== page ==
An Online Artist's Coop for Artists who Paint on Location
The undeniable strength of Plein Air being realist or figurative rather than abstract or non-figurative art is obviously the paint in ‘front of the subject’ power it gives the communication rather than no interface with subject at all. Plein air thus fosters and relies on nurturing the expertise we value enormously for capturing truer subject integrity by virtue of being at the subject, seeing it honestly building abilities and the craft of painting for a far more truthful portrayal; draftsmanship, perspective, colour, tonal relationships, deft handling required of limited time at subject, for some; confidently conveying the alla prima wet into wet look, many things including also the essential personal unique vision that only being there can avail us; creativeness inspired by being personally involved. But why make composition subservient to all the attributes we admire and rightly follow as plein air artists, when it should be just as, even more utilised in plein air work as in any picture making. Plein air’s strength can also be its weakness – if not careful a complete homage to it; striving to depict the subject truthfully can sabotage good composition, the most important ingredient of great painting.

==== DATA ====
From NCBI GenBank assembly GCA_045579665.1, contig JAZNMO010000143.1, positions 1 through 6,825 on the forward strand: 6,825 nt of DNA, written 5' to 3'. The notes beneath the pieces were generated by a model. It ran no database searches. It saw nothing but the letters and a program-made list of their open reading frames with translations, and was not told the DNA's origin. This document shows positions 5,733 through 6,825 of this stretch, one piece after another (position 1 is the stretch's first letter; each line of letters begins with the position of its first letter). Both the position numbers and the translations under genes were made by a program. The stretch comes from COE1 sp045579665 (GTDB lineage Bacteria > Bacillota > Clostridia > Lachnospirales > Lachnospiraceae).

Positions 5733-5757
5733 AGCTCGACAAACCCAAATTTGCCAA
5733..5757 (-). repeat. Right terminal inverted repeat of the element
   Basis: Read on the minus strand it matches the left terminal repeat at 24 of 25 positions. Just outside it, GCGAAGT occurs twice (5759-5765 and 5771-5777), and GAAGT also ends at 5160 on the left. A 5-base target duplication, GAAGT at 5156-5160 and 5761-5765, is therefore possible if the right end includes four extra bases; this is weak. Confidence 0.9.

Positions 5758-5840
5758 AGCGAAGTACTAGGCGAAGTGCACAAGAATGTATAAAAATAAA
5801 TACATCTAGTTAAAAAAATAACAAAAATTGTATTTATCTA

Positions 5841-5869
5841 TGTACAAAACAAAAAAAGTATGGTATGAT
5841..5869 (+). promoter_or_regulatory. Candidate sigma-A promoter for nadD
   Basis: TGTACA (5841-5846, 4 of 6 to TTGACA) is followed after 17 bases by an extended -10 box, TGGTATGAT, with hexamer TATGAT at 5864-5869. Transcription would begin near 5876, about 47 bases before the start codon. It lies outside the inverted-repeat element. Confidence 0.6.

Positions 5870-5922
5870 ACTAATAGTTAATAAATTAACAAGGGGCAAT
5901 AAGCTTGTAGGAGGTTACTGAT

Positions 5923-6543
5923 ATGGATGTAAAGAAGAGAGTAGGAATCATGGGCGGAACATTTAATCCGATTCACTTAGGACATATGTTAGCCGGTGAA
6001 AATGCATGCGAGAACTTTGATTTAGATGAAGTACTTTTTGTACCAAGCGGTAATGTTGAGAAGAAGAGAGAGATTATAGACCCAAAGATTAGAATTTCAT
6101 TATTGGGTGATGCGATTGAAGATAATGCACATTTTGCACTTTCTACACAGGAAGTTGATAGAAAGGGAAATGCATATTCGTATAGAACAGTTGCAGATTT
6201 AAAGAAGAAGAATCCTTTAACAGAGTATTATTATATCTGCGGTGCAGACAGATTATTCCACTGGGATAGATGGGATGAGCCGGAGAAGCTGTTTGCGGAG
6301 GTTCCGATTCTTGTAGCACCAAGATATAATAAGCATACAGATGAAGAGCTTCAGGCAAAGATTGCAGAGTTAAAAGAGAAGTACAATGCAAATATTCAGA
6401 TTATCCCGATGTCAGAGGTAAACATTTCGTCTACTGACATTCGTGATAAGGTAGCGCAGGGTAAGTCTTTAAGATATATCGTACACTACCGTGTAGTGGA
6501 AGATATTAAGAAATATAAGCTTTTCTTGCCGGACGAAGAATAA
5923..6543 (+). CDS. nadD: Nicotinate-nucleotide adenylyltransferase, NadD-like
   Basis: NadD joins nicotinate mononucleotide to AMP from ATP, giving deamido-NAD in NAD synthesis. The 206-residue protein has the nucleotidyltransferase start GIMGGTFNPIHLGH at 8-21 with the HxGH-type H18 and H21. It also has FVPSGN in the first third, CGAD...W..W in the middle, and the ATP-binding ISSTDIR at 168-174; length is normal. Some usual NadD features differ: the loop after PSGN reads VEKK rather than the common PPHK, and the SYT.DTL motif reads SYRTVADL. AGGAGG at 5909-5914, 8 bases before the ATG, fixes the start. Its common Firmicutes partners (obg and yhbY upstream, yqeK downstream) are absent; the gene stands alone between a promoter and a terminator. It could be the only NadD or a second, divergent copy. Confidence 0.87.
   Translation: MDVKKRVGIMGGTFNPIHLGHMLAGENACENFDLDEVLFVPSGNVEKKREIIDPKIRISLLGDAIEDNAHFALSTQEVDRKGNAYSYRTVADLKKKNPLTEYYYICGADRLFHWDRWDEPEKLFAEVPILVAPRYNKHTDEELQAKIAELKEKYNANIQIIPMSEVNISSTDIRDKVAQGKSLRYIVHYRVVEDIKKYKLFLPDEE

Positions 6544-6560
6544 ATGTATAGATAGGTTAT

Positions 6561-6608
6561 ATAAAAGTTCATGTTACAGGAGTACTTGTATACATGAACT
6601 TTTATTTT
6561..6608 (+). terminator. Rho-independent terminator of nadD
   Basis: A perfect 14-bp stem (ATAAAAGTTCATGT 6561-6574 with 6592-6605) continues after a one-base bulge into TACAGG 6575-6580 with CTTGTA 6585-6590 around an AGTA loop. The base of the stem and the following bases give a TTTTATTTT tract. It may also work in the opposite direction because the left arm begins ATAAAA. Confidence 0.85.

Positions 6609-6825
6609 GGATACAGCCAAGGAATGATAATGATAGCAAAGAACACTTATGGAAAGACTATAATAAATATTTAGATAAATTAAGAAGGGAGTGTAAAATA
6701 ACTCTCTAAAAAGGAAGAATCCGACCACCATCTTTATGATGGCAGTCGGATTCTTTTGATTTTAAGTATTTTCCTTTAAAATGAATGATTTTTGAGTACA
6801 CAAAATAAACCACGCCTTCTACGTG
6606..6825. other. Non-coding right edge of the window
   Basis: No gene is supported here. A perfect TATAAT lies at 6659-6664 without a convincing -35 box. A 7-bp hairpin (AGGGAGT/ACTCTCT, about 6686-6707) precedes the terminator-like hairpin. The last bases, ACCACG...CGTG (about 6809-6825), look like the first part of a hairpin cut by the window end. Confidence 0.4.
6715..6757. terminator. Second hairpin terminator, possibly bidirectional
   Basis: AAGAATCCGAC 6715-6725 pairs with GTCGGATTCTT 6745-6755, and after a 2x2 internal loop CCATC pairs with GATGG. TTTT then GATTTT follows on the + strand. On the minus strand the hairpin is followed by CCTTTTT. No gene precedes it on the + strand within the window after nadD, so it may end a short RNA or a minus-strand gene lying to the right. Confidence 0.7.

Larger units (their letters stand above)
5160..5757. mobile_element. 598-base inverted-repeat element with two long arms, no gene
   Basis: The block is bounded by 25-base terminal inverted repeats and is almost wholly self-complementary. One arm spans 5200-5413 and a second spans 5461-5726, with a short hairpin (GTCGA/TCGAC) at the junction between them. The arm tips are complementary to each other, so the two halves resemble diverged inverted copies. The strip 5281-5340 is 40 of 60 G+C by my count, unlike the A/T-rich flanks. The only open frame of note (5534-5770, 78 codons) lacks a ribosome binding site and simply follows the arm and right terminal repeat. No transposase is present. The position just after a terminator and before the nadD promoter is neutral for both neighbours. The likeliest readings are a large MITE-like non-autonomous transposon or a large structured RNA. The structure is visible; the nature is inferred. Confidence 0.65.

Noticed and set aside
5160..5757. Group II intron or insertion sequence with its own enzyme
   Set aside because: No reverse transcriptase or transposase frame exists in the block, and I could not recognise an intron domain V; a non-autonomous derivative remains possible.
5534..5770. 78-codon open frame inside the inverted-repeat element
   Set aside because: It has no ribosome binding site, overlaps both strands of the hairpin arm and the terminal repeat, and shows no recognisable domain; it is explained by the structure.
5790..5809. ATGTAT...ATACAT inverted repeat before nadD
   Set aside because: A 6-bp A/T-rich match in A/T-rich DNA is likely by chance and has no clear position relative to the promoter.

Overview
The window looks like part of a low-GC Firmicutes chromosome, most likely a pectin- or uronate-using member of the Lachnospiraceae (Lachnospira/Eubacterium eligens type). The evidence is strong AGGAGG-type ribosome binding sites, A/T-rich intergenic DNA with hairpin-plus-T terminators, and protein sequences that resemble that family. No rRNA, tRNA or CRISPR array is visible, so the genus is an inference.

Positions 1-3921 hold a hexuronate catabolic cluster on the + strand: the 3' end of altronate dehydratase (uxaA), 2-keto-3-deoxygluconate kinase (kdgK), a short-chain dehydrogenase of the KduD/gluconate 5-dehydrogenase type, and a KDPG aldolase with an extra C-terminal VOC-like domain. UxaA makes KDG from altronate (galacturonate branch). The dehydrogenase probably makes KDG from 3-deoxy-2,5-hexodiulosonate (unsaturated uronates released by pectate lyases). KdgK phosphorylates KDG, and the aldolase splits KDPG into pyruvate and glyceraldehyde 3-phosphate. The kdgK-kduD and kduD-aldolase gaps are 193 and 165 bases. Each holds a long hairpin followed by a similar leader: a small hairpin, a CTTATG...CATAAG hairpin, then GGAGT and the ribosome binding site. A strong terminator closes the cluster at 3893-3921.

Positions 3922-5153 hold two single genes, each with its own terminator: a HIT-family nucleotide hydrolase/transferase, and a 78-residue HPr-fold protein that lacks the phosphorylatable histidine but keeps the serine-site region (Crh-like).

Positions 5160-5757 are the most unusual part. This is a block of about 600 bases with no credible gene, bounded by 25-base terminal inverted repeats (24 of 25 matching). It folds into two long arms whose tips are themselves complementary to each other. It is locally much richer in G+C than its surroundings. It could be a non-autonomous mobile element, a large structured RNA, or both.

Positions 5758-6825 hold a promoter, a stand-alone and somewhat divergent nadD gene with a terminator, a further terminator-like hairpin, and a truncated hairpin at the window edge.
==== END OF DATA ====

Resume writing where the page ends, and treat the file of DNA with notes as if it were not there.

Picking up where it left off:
Composition the ‘lifeblood’ of painting - seeing the abstract pattern before us to hang the subject on, creating, changing the work to reinforce not detract from the communication using all the elements of painting design, are undeniably the highest objective for great picture making. I am not denying the great traits we value and love of plein air to assist better realist picture making, but we should be more aware of integrating and not neglecting good composition into the on-site work and especially admire good plein air composition because of its increased challenges over studio work. Many place over emphasis on the craft of depiction or having the forte of seeing the subject for realistic beautiful rendition or portrayal. But it’s a balance for equally undeniable is the paramount importance of good composition in any painting for no matter how well you paint and portray your subject, if any picture is poorly composed it more than anything else destroys the effort and spoils the communication. At the cornerstone of being an artist is the objective first of producing great pictures; this requires changing, exaggerating, pattern making within a border, this is what painting is about. Because of the inevitable attributes of plein air as opposed say of studio work; constraints placed by short time at subject, the over valuing of painting technique in depicting and seeking deft handling expertise, emphasis of these effects many a time is at the expense of good composition which is far more essential ingredient to great picture making. My point is great picture making is like painting itself, it’s a tension, a balance, between achieving plein air subject truthfulness without being a slave to it which almost always detracts and destroys good picture making; the art of reinforcing the quality and portrayal of the subject, not excluding or detracting from it by destroying the communication to onlooker with poor composition.